A stratified two-stage sampling survey is described that was selected for use in Texas to obtain cost-effective objective information on road-network performance. The sample was obtained by first randomly selecting counties within each highway district and then randomly selecting 3.2-km (2-mile) highway segments within each county. Approximately 1 percent of total statewide centerline kilometers were sampled by using the technique. Various kinds of data were obtained for each of the sampled highway segments; serviceability index and pavement rating score (visual condition) are used as examples to demonstrate the kinds of inferences that can be made. The type and size of sampling survey that should be used are examined. To make these determinations, one highway district was used in conjunction with a simulation procedure. The results of the simulation study and two separate optimization procedures revealed that two-stage sample sizes, generally about 2 percent of total centerline kilometers, provided good estimates for determining roughness, visual condition, deflection, and skid resistance. (Author)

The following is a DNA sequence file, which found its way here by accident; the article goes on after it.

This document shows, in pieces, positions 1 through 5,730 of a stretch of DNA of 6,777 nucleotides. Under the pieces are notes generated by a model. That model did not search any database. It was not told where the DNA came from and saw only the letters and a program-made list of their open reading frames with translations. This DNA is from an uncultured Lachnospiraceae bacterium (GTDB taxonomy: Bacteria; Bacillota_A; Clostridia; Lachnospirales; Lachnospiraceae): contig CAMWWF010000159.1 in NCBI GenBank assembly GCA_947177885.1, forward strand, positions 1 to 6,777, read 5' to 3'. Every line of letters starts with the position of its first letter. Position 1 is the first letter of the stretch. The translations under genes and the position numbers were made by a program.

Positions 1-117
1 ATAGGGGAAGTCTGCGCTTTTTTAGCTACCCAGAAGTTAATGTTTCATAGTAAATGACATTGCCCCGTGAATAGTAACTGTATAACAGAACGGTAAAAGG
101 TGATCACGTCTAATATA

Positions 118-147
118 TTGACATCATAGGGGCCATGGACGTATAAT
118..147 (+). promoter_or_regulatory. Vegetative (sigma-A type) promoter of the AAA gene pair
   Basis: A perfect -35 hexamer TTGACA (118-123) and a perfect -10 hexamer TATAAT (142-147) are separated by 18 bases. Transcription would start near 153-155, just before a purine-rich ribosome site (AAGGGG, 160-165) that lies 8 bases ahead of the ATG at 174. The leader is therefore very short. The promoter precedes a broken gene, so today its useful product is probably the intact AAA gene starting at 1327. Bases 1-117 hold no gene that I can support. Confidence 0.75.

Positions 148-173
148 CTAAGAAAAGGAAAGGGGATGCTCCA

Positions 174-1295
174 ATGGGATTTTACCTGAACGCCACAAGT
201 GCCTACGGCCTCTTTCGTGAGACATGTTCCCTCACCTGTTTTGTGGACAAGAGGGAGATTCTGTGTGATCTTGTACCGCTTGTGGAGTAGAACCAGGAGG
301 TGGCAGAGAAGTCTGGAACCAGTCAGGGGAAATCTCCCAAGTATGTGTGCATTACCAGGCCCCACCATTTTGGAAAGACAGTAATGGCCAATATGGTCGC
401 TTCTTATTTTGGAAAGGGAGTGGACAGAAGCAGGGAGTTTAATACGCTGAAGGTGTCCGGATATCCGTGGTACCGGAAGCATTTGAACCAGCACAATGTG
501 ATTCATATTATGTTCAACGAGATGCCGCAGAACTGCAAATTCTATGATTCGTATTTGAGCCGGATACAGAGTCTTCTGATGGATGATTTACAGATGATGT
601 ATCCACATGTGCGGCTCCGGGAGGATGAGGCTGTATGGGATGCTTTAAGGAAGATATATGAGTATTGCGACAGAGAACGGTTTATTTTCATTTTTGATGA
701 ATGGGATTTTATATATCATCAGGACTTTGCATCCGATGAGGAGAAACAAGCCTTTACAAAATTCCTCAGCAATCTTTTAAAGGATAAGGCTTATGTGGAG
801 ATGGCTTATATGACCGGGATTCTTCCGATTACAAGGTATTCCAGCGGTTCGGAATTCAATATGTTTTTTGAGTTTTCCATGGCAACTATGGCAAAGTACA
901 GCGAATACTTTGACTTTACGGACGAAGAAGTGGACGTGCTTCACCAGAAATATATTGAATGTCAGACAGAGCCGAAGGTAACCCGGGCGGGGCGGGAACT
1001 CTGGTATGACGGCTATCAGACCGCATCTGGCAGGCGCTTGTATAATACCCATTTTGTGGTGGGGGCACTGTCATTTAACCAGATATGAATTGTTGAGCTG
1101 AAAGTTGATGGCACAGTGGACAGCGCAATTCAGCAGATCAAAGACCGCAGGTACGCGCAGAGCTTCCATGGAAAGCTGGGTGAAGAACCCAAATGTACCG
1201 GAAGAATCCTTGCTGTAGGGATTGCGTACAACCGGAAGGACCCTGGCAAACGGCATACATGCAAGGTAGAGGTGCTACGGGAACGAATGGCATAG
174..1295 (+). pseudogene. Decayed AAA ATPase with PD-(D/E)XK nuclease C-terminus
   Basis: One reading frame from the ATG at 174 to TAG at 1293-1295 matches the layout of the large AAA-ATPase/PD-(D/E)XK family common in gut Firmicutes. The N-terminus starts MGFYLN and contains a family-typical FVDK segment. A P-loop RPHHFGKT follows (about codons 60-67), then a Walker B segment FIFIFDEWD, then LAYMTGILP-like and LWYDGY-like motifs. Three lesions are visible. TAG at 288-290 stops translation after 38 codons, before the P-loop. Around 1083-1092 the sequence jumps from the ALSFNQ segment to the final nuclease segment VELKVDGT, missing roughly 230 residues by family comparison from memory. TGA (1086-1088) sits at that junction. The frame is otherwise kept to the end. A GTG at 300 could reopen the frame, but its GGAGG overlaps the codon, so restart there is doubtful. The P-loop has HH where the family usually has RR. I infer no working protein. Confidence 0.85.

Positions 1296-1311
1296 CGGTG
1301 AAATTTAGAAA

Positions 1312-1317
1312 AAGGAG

Media Info

  • Media Type: Print
  • Features: Figures; References; Tables;
  • Pagination: pp 45-52
  • Monograph Title: Pavement distress, evaluation, and performance
  • Serial:

Subject/Index Terms

Filing Info

  • Accession Number: 00302409
  • Record Type: Publication
  • ISBN: 0309029627
  • Files: TRIS, TRB
  • Created Date: Jan 30 1980 12:00AM